One who is such, calmed and ever mindful, He has no sorrows! -- Udana IV, 7


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Re: The Secular Buddhist

Postby Nyana » Sun Feb 19, 2012 9:34 am

retrofuturist wrote:Well that again assumes that "the secular Buddhist" holds such views, as if they are universally accepted by all who stand beside the "secular Buddhist" label.

Yeah, I doubt that there's a secular Buddhist version of a Nicene Creed.

retrofuturist wrote:I don't know that these labels are particular useful, but then, that group has taken it upon themselves to label themselves thus, and through the act of labelling and identification, have differentiated, distinguished and separated themselves... and by doing such have risked exposing themselves to being characterised in such ways.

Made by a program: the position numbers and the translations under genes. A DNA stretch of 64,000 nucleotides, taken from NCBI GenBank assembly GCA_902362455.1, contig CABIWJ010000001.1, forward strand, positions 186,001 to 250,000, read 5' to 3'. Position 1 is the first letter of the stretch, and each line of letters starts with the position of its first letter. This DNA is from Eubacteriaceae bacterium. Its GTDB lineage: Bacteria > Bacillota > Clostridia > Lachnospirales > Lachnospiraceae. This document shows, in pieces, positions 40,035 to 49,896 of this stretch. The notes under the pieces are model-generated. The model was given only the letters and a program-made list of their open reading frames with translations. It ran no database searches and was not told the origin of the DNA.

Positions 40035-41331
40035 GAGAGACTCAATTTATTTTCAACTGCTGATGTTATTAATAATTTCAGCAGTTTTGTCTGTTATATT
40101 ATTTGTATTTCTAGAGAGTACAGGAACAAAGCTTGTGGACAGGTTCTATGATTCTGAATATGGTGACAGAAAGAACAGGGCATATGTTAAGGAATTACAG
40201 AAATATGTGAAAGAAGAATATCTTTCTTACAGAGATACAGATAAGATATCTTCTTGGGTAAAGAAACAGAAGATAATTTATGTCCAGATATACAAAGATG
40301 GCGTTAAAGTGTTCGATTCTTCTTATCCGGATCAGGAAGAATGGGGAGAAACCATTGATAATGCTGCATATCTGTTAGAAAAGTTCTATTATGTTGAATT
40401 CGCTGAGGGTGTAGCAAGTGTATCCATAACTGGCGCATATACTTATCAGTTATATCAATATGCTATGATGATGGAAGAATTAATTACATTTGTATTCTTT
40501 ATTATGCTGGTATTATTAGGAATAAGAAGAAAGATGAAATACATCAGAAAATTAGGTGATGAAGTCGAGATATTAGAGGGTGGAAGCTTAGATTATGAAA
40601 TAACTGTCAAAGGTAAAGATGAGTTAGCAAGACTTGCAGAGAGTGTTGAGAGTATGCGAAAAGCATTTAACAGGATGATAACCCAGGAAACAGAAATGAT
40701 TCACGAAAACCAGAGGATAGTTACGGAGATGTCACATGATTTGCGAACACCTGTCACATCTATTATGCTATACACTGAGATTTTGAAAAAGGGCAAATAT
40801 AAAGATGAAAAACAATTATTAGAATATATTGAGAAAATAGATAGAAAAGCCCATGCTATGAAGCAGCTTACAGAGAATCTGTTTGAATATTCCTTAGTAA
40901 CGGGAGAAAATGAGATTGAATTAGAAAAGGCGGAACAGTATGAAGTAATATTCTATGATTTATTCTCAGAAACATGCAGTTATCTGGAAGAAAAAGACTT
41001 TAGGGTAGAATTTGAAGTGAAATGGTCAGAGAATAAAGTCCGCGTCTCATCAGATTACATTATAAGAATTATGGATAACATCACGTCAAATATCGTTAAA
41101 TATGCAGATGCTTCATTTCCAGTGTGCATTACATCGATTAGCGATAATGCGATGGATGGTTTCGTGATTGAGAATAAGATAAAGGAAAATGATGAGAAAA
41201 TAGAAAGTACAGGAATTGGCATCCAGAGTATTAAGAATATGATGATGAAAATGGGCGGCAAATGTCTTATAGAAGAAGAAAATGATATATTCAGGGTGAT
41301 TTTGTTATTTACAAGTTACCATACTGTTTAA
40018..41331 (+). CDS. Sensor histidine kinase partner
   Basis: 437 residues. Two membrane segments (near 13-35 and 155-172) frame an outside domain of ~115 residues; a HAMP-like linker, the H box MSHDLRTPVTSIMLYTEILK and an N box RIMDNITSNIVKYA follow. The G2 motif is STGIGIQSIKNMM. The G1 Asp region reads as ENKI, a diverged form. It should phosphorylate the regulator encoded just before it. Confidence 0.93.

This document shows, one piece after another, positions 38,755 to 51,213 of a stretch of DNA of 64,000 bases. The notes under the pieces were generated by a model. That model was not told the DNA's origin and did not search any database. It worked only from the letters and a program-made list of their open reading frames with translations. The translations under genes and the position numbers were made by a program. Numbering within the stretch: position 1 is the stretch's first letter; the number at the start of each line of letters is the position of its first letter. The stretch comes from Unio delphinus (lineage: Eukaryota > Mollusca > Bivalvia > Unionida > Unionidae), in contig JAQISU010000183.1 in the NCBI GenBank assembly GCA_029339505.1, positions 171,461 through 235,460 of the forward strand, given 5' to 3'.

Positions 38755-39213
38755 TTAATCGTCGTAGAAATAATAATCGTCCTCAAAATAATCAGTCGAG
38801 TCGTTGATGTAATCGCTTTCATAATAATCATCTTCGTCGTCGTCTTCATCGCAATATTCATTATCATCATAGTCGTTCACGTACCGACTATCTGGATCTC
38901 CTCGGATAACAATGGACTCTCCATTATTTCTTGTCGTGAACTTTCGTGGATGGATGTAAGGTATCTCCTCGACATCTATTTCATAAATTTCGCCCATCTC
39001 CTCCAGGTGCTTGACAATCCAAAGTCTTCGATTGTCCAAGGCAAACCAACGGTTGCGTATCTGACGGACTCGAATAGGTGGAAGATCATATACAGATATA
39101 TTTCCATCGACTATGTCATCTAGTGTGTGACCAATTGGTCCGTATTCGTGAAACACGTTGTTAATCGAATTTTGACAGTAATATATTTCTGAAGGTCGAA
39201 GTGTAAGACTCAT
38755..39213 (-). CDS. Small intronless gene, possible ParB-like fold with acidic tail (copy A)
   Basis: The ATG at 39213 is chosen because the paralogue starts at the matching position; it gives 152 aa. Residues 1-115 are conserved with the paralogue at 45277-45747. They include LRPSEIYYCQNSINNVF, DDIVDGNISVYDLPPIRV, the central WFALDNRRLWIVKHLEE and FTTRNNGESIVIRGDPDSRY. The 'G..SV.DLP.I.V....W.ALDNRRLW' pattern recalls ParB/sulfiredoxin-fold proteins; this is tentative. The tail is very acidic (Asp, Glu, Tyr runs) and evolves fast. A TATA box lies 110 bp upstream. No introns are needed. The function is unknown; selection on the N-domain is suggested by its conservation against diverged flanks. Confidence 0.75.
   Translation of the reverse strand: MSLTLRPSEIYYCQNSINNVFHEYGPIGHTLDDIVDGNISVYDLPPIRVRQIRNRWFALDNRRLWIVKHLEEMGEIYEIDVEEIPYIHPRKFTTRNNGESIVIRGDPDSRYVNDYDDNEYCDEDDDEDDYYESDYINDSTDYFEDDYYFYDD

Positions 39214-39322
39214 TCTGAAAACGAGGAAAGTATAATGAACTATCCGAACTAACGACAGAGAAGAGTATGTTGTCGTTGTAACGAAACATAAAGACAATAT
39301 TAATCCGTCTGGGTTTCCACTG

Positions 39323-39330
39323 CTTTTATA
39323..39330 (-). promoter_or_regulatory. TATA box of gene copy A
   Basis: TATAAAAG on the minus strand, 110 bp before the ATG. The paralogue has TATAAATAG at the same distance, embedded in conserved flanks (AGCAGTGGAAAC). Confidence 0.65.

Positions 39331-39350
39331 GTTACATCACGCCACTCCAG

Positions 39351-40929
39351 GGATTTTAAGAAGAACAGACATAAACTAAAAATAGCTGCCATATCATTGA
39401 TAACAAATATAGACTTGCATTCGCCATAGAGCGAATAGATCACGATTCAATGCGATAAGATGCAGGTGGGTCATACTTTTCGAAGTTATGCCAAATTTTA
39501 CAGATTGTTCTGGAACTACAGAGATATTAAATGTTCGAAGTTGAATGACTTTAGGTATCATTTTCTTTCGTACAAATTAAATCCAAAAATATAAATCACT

People are certainly free to call themselves whatever they want. That's fine. It's a pluralistic world.

Personally, I think it's prudent to resist every urge to remake the samaṇa Gotama in one's own image.
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Re: The Secular Buddhist

Postby retrofuturist » Sun Feb 19, 2012 9:42 am

Greetings,

Ñāṇa wrote:Personally, I think it's prudent to resist every urge to remake the samaṇa Gotama in one's own image.

:thumbsup:

Metta,
Retro. :)
If you have asked me of the origination of unease, then I shall explain it to you in accordance with my understanding:
Whatever various forms of unease there are in the world, They originate founded in encumbering accumulation. (Pārāyanavagga)


Exalted in mind, just open and clearly aware, the recluse trained in the ways of the sages:
One who is such, calmed and ever mindful, He has no sorrows! -- Udana IV, 7